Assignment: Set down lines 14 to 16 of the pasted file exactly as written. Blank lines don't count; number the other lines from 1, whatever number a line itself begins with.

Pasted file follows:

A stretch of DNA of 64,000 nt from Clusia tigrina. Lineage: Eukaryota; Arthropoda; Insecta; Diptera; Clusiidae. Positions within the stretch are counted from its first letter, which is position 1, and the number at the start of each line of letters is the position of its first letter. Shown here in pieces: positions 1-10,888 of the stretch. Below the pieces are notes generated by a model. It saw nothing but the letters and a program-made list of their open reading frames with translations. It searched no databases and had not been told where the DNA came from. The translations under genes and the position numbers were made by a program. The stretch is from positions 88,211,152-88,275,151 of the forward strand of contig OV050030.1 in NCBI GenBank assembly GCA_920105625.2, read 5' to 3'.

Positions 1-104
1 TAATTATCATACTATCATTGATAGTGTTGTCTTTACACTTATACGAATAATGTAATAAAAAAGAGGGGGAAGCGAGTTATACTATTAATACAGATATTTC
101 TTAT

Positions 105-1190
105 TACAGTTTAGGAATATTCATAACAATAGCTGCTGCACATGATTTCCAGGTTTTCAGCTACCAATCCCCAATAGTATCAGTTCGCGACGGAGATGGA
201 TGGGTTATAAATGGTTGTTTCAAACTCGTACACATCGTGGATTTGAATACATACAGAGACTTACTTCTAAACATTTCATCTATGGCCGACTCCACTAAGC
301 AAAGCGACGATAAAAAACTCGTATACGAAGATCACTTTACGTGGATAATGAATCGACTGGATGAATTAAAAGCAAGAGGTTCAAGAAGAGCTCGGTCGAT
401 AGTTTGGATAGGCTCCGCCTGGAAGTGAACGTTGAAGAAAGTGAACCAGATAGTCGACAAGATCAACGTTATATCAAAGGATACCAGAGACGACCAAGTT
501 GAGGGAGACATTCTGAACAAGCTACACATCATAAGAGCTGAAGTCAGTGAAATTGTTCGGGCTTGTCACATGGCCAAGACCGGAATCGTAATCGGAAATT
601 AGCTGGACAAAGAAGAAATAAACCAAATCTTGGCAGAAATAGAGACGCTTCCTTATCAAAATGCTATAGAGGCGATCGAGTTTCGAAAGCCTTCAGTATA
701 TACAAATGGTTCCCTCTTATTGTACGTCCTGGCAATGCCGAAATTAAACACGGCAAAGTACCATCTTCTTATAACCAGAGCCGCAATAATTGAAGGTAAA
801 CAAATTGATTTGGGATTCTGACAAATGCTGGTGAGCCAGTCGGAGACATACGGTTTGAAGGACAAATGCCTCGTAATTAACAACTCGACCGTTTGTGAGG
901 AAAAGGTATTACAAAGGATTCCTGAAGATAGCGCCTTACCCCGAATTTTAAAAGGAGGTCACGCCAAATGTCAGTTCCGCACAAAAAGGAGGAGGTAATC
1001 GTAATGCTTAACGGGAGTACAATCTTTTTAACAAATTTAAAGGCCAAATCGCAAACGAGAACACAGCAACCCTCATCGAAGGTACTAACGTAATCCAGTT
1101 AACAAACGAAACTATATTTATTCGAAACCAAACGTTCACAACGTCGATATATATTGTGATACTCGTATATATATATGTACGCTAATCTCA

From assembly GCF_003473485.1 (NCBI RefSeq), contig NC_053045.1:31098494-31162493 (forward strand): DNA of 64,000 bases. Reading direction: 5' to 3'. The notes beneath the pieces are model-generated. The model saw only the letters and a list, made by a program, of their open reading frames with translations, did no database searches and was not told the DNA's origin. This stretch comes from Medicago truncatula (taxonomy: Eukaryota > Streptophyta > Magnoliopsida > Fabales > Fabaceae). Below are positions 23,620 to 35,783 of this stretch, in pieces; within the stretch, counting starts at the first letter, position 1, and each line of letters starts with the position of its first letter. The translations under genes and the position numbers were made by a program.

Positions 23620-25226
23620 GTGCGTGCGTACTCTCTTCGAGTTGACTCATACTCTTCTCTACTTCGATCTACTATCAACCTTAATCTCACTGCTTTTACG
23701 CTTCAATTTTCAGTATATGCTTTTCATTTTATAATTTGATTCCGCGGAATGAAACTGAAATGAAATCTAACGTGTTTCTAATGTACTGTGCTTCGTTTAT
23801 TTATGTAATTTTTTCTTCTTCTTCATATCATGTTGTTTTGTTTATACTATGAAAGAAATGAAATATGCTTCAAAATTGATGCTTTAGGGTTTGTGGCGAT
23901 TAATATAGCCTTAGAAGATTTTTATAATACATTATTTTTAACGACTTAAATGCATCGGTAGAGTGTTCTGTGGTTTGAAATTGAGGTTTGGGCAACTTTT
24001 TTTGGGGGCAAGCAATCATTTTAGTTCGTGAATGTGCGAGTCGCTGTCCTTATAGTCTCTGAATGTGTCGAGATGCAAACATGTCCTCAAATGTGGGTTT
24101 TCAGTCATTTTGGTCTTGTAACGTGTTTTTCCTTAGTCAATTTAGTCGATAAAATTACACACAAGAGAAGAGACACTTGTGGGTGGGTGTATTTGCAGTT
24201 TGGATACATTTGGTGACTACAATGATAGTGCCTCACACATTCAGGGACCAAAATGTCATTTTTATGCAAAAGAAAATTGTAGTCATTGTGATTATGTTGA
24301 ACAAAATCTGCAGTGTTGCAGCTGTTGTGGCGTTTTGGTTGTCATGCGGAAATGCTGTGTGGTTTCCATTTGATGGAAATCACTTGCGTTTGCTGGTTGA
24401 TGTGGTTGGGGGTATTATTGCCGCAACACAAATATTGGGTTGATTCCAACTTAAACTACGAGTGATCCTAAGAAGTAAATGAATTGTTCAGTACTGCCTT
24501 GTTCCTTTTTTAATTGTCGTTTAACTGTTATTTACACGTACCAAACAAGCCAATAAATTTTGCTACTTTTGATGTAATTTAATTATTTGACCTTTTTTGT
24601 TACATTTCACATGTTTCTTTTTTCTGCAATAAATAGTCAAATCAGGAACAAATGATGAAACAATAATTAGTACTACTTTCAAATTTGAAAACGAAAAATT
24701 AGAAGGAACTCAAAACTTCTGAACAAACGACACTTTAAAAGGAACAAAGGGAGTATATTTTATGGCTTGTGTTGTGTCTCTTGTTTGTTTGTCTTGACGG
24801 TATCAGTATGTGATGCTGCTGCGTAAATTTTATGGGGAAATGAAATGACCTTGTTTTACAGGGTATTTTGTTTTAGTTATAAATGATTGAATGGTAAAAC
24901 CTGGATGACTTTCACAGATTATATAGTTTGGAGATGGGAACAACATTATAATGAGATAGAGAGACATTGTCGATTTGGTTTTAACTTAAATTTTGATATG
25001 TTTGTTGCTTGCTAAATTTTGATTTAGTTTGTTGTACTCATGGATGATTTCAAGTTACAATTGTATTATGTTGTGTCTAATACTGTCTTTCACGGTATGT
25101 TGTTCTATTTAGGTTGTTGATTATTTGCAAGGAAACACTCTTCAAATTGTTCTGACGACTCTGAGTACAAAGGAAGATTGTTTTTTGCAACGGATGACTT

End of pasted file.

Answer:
901 AAAAGGTATTACAAAGGATTCCTGAAGATAGCGCCTTACCCCGAATTTTAAAAGGAGGTCACGCCAAATGTCAGTTCCGCACAAAAAGGAGGAGGTAATC
1001 GTAATGCTTAACGGGAGTACAATCTTTTTAACAAATTTAAAGGCCAAATCGCAAACGAGAACACAGCAACCCTCATCGAAGGTACTAACGTAATCCAGTT
1101 AACAAACGAAACTATATTTATTCGAAACCAAACGTTCACAACGTCGATATATATTGTGATACTCGTATATATATATGTACGCTAATCTCA